The Destruction of Nineveh
Homily for Friday of the Eighteenth Week in Ordinary Time
I would not be at all surprised if you were to say that you did not recognize the Scripture passage which we read today from the book of the Prophet Nahum. Within the first eleven days of August, we Franciscans celebrate five feast days – the Feasts of our Lady of the Angels, the Transfiguration, St. Dominic, St. Lawrence, and St. Clare. Consequently, the Scriptures for Friday of the Eighteenth Week in Ordinary Time our often omitted.
The book of the Prophet Nahum is only three chapters long and covers only one subject. The very first verse of this book summarizes the entire contents of it. “An Oracle concerning Nineveh… The book of the vision of Nahum of Elkosh.” This minor prophet speaks of only one subject, the destruction of the hated enemy of Israel, Assyria, and its capital city, Nineveh. You might remember that it was to this city that the Prophet Jonah was sent by God to preach repentance. In the Book of the Jonah, after less than one day of preaching, the citizens of Nineveh repented. However, Nahum lives at a different time and under different circumstances. In this book, Nineveh is once again considered the enemy of Israel. So this short book of the Hebrew Scriptures is concerned solely with the destruction of Assyria, the mortal enemy of Israel. Nahum does not write vengefully. Instead, he simply delivers the message that Nineveh has brought about its own destruction by its complete disregard for God’s chosen people.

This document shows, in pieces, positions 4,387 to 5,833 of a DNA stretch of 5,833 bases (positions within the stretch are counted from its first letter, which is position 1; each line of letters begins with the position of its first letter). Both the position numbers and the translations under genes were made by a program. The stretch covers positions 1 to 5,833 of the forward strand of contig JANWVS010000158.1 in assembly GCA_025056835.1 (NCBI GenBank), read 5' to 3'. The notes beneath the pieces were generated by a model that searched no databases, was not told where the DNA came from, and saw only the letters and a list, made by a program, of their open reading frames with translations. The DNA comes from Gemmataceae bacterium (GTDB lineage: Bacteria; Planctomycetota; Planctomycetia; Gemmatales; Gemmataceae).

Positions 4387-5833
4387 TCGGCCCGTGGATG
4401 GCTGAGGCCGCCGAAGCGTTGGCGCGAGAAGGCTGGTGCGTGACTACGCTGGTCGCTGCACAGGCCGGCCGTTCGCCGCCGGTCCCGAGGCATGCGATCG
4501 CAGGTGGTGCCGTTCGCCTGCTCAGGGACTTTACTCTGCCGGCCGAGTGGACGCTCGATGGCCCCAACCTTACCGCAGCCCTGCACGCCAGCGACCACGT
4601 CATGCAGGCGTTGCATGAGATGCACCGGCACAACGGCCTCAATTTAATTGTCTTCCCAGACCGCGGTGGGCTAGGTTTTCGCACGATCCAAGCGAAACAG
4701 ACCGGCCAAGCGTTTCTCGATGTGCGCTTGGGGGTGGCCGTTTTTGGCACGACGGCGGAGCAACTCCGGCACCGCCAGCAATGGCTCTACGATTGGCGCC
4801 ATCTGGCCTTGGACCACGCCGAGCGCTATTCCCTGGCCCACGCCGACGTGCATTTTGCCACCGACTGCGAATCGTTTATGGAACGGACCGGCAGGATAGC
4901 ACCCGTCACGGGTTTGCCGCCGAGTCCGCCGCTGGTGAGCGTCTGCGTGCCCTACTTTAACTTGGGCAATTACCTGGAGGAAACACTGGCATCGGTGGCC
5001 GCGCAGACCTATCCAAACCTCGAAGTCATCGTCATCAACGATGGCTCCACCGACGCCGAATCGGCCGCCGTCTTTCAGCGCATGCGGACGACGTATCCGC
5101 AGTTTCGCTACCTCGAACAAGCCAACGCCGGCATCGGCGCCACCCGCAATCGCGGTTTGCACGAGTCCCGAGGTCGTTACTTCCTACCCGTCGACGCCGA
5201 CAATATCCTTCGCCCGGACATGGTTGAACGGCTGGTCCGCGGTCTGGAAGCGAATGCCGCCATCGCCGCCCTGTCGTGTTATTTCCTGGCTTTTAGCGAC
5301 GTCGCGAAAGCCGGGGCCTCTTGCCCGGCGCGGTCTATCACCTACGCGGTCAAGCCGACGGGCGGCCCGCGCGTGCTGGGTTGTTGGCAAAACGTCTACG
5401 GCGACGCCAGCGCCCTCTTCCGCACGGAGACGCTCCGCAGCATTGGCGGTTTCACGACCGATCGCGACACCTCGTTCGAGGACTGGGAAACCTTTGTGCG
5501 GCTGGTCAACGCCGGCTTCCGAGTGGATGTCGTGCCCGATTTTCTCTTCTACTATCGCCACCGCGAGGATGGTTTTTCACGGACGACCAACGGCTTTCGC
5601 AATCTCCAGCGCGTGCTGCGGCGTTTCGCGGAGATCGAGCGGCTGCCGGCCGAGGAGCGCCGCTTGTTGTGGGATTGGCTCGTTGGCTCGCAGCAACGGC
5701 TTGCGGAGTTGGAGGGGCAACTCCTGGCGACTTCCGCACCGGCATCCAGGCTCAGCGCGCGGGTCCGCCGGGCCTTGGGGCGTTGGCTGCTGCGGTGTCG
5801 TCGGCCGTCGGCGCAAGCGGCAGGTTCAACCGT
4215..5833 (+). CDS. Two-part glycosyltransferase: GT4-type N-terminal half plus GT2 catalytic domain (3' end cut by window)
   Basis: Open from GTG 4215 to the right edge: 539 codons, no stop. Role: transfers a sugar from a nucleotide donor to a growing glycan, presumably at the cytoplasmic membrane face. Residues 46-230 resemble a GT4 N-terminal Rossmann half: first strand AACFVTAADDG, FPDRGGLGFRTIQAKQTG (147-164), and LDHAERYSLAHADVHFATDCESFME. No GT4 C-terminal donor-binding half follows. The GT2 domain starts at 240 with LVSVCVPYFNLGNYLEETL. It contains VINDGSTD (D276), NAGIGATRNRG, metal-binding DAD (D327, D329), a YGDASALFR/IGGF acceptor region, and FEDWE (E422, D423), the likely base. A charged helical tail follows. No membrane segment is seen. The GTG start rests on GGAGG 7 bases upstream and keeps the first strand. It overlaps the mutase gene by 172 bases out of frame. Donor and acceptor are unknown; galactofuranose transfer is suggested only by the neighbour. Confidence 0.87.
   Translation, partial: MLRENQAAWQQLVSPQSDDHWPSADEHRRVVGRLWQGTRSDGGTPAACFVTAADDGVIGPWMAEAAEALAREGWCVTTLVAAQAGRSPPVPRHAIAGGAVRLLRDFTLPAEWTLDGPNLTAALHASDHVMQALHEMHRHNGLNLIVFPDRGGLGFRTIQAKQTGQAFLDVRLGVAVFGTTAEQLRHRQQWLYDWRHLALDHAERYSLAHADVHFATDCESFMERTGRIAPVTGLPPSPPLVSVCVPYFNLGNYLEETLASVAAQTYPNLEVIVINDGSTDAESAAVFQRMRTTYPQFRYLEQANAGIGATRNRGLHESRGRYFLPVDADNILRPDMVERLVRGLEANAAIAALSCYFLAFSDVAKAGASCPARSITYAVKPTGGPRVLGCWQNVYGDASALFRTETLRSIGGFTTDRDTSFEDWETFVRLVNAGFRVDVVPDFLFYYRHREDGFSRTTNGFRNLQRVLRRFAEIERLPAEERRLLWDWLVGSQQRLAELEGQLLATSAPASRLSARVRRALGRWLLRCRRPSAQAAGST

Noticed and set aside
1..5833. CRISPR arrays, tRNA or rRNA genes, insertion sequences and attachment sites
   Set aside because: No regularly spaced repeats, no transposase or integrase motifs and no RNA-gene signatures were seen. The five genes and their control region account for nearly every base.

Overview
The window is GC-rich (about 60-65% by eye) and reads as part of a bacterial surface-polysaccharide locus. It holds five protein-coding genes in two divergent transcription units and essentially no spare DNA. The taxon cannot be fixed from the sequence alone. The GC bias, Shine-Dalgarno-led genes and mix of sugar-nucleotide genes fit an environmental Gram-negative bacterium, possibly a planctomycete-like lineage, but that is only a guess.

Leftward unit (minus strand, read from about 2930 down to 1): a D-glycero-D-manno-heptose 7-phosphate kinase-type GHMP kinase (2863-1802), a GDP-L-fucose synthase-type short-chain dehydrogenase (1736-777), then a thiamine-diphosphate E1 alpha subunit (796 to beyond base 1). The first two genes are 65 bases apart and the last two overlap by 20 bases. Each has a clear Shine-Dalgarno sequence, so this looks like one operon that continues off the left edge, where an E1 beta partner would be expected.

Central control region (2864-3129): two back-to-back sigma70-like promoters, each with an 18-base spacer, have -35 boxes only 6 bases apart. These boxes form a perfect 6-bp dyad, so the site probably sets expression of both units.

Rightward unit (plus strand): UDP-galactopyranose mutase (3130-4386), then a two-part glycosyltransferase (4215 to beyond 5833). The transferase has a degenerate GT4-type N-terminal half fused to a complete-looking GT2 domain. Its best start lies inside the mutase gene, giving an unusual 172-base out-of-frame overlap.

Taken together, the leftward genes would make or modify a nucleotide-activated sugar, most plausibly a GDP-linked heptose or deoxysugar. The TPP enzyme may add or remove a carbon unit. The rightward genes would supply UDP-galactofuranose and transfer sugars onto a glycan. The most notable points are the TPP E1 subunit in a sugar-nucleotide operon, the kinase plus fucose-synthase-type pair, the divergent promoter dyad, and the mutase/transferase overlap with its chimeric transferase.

In the history of humankind, there have been many such empires, many such despots, whose sole preoccupation is the enslavement of others to serve their egotistic lifestyle. Like Assyria, these empires and their despotic rulers eventually are overcome and destroyed.
By way of contrast, God came into the world as a child born of a woman who eventually suffered death at the hands of the Roman Empire at the behest of the leaders of Israel. God has conquered the world by taking on human weakness and by suffering and dying for others. Jesus taught us that this life is not about us. The cross stands as a sign that we are all called to serve the needs of others and, in so doing, saving our own lives. Each time we celebrate the Eucharist, we proclaim once again that the first shall be last and the last shall be first.